int i, j, headings, items; struct Menu ‘m; struct
IntuiText't; if (Items = MAXHEADINGS) headings = Hems;
items = 1;} else headings = MAXHEADINGS; items =
items (MAXHEADINGS — 1);} m = &MairtMenu; for (i = 0; i
headings; i++) if (head)(m- NextMenu = (struct Menu *)
myalloc (sizeof (struct Menu)); m = m- NextMenu; ”m =
MenuTemplate; m- LeftEdge = PROJECT_BAR + (DATA_BAR ’ i);
m- MenuName = (BYTE *} myalloc (4); m- Firstltem = (struct
Menultem '} head; t = (struct IntuiText *) head- ltemFill;
strncpy (m- MenuName, t- IText, 3); a AMIGA 256K CARD eh
Only $ 99.00 1 YEAR WARRANTY AMJGi GIVES you A CREATIVE
edge. C7C MICHIGAN SOFTWARE [J DISTRIBUTORS INC. 433 S CAAN3 RIVER ‘NOVI, MICHIGAN 44CS0 TELEPHONE (313) 348-1477 EL_ else return (O); if (i == (headings -1)) items = MAXLINES: for (j = 0; j items; j++) head- TopEdge =! TEM_HEIGHT' temp= head; head = head- Nextitem; if (head == NULL) return 0); if (j == (items -1)) temp- Nextltem = NULL;! Insert (p) struct X_Menultem 'p; struct X_Menultem *t1, "t2; struct intuiText *s1, *s2; s1 = (struct IntuiText") p- ltemFiII; if (head) t1 = head; 12 = NULL; while (t1) s2 = (struct IntuiText *) t1 — ltemFill; if ((strcmp (s1- IText, s2- IText)) = 0) p- Nextltem = t1; if (t2 == NULL) head = p; else t2- Nextltem = p; return (O);} t2 =t1; t1 = t1- Nextttem;) t2- Nextitem = p;} else head = p;) PutStr (r, s) struct lOStdReq *r; char ‘s; (r~ io_Command = CMD_WRITE; r- io_Data = (APTR) s; r- io_Length =-1; DolO(r); return (0);} PutCharfr, c) struct lOStdReq *r; char c; r- io__Command = CMD_WRITE; r- io_Data = (APTR) &c; r- io_Length = 1; DolO(r); return (O); myalloc (n) int n; (int i; i = malloc (n); if (i == 0) abort ("lnsufficient Memory" return (i);) — AC-every Amiga needs a good club. Amiga Talk BBS Club
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(US) Endose Check. Money Order, or Cashiers Chock. Phono orders wil be shipped C.O.D. and must add S3.00 S 1 H. Please aikiw 10-14 days lor dolwory. HstvssiII Box, 725 Kenmore, NY 14217 (71G) 877-3510 Dealer Inquiries Welcome INFO BASE requires an Amiga with 512K RAW and at least one disk drrvB. Amazing Computing™ Index of Advertisers Adept Software 44 Advanced System Design Group 47 Amiga Project 60 Amiga Talk BBS Club 62 Anakin Research Inc. 13 Byte by Byte CIV Cardinal Software 45 Comspec Communications Inc. 10 Digitek 40 Discovery Software 2,63 Eastern Telecom Inc. 64 Felsina Software 51 Futureware™Fonts 41 Gander Software, Ltd. 12 Golden Hawk Technology 32 Harvsoft 64 Interactive Analytic Node 26,27 Jen Day Software 59 Lakewood Associates 52 Lattice, Inc 5 Lifestream 7 The Memory Location 14 Metadigm, Inc. 2 Michigan Software Distributors 62 Micro Cybernetics Corporation 57 Microillusions 48 MicroLimits, Inc. 25 Micro-Systems Software, Inc. 34 Mimetics Corporation cm Nikol & Company 24 PiM Publications Inc.
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Tigress 30 Westcom Industries 61 Zoxso 55 It’s Finally
Here!! A Database Management System for the AMIGA with all
the EXTRAS: • EXTRA Easy to use. No new' language to learn, just look at the
pictures. • EXTRA Flexibility, with pull down menus, automatic filing and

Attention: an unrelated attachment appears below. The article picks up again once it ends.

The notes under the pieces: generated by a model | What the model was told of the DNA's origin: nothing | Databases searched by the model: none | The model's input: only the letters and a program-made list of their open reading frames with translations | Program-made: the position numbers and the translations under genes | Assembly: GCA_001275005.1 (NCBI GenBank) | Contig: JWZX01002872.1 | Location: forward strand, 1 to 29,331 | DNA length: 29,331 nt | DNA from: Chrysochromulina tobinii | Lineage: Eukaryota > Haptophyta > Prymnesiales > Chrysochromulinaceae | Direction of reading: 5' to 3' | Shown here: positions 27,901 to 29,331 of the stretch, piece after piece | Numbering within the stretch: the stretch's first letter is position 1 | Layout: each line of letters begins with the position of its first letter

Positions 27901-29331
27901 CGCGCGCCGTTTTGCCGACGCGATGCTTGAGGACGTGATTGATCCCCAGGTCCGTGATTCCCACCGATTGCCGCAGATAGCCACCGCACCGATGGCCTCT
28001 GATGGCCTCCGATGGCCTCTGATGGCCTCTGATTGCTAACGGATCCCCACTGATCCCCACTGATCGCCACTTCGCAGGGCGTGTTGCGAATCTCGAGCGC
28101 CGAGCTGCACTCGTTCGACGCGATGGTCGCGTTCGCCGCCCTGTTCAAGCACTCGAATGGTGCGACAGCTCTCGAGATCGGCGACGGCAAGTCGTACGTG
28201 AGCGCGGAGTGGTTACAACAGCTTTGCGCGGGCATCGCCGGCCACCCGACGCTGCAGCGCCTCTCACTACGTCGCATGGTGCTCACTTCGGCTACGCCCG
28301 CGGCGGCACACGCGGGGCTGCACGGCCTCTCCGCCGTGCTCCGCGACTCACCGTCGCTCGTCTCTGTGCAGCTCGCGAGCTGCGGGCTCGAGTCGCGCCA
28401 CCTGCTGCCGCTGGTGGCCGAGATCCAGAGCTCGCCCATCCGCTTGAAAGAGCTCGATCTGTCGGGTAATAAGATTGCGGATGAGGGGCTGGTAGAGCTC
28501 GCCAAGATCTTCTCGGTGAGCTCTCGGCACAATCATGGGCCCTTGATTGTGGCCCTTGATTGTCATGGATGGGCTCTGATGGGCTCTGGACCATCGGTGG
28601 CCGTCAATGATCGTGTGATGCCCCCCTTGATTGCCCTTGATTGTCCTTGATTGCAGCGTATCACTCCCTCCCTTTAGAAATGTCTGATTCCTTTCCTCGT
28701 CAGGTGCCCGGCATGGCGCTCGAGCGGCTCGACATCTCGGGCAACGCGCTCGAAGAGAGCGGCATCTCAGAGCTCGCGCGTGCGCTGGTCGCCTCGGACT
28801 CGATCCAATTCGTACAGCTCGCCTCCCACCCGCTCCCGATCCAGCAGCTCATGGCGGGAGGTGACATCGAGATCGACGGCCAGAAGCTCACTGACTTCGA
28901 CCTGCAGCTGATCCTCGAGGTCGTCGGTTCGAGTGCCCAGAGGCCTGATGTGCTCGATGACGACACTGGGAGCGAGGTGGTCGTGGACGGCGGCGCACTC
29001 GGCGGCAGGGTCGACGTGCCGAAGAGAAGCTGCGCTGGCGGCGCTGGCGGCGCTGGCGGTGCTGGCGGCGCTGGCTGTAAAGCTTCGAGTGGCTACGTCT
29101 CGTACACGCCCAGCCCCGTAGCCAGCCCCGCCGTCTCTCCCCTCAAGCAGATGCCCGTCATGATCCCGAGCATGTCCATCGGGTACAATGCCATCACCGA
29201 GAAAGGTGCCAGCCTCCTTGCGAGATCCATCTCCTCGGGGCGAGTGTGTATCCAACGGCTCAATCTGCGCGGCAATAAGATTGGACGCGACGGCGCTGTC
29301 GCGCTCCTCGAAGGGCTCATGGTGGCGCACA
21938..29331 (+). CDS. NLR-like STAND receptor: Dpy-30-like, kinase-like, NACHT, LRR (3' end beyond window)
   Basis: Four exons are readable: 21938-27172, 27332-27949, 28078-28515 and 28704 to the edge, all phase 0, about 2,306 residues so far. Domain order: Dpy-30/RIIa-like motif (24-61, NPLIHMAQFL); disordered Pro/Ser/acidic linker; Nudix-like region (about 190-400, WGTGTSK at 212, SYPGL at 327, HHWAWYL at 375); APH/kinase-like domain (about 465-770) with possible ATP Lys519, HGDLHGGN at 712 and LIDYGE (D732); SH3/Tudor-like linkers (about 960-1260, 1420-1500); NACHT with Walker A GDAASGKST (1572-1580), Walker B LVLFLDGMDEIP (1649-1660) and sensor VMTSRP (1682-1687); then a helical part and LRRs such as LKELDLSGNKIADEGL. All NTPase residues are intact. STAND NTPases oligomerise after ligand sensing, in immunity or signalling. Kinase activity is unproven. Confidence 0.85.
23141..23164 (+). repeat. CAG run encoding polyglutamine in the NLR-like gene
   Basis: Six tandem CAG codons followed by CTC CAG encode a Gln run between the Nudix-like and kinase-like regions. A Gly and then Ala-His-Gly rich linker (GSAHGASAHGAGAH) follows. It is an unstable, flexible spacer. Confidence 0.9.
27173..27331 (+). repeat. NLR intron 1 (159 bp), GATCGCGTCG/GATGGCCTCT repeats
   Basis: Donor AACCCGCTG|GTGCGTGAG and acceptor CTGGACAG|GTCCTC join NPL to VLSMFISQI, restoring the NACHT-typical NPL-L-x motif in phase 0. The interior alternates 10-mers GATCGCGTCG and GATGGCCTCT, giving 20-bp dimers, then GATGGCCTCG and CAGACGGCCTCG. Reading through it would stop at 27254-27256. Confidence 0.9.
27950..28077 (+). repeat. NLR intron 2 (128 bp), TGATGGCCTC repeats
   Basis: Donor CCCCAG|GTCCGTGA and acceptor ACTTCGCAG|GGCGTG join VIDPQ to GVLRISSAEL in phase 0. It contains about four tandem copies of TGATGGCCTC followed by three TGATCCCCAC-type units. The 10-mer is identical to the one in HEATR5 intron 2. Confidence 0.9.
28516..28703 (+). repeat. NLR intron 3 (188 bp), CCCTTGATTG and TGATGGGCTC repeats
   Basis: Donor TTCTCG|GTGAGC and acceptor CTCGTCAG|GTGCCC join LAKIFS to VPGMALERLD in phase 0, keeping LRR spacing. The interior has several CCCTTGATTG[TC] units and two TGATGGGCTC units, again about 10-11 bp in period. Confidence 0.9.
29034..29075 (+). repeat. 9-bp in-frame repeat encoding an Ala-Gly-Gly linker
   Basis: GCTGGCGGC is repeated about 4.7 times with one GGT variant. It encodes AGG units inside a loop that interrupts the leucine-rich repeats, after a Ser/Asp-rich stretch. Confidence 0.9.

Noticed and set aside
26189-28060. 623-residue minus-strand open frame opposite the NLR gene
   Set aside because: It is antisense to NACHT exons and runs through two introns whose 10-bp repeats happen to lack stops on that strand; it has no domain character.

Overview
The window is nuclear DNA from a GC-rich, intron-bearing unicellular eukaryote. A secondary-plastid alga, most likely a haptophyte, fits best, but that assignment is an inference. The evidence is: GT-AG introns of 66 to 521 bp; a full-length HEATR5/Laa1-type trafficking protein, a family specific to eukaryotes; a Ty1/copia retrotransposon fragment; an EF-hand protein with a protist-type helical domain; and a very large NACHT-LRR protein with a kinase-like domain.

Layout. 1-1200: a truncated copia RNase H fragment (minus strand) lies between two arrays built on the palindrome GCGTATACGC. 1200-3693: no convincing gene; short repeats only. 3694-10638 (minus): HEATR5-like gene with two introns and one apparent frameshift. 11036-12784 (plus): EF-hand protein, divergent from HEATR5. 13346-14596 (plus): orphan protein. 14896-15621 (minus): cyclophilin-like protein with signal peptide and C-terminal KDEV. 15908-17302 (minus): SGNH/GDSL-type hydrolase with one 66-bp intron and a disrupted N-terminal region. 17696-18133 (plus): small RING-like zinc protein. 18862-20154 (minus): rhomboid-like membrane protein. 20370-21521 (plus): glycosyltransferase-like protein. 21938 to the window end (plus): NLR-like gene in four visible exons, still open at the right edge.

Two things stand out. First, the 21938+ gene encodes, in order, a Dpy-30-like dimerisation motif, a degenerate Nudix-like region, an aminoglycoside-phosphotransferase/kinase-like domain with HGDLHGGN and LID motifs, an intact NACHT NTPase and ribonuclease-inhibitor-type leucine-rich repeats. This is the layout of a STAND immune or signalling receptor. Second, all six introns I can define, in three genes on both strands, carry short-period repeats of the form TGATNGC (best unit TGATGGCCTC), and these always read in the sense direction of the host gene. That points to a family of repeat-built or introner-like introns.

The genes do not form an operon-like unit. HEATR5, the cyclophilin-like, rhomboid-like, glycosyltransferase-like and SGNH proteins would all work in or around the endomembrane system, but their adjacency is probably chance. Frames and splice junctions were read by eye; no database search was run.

field sizing. • EXTRA On line help. Just press for command information. • EXTRA LOW introductory price... JUST $ 49.99!!! Eastern Telecom Inc. 9514 Brimton Drive Orlando, FL 32817 We’ve got ALL the EXTRAS for you. Order NOW! (305) 657-4355 L. ¦ Power t Play for 'the AMIGA. Sound Digitizer * y * MIDI Interface Available From Your AMIGA Dealer. SoundScape Pro MIDI Studio AMIGA MIDI Interface The most powerful performance and recording software on any computer. The recording studio-like environment provides complete facilities for routing, recording, editing, transposition and playback of any musical performance. As new modules are introduced, you can "install1 them at any time. Music can be performed by the internal sampled sound synthesizer, or with any external MIDI equipment. Record from the QWERTY keyboard or any external MIDI source, including keyboards, guitar and pitch followers. Synchronize with, or provide MIDI clock information, including MIDI Song Pointers. The complete flexibility of the system makes your imagination the only limit to its power. Number of notes and tracks determined by available memory MIDI patch panel links program modules Install new modules at any time Up to 16 internal instruments at one time Complete sample system with editing, looping, ADSR envelopes, velocity sensitivity, and pitchbend. • Up to 160 sampled sounds al one time • Save and load IFF note and sample files • Quantize to any multiple of MIDI clock beats • "Match" mode eases learning of a song • Complete MIDI sequence and song editing • Route merge, split, or bounce any track to any other. Completely compatible with the standard Amiga MIDI interface MIDI In. Out, and Thru connectors Plugs into the serial port High quality Highest possible fidelity from the Amiga Stereo Or mono Variable sample rates Mike and line inputs Digitally controlled volume on each channel IFF Sample File compatible Software included for sampling, editing, and MIDI performance functions With the SoundScape Sound Digitizer, any sound may be sampled and modified by the Amiga, including voice. IFF File compatibility enables these samples to be used as musical instruments, sound effects, or speech with any IFF compatible music or animation system. $ 149.00 $ 49.00 SoundScape Audio Digitizer $ 99,00 Amiga is a trade mark of Commodore Business Machines Prices and availability subject to change without notice...the professional software source!! P. O. Box 60238 Sta. A, Palo Alto, CA 94306 (408) 741-0117 _Tj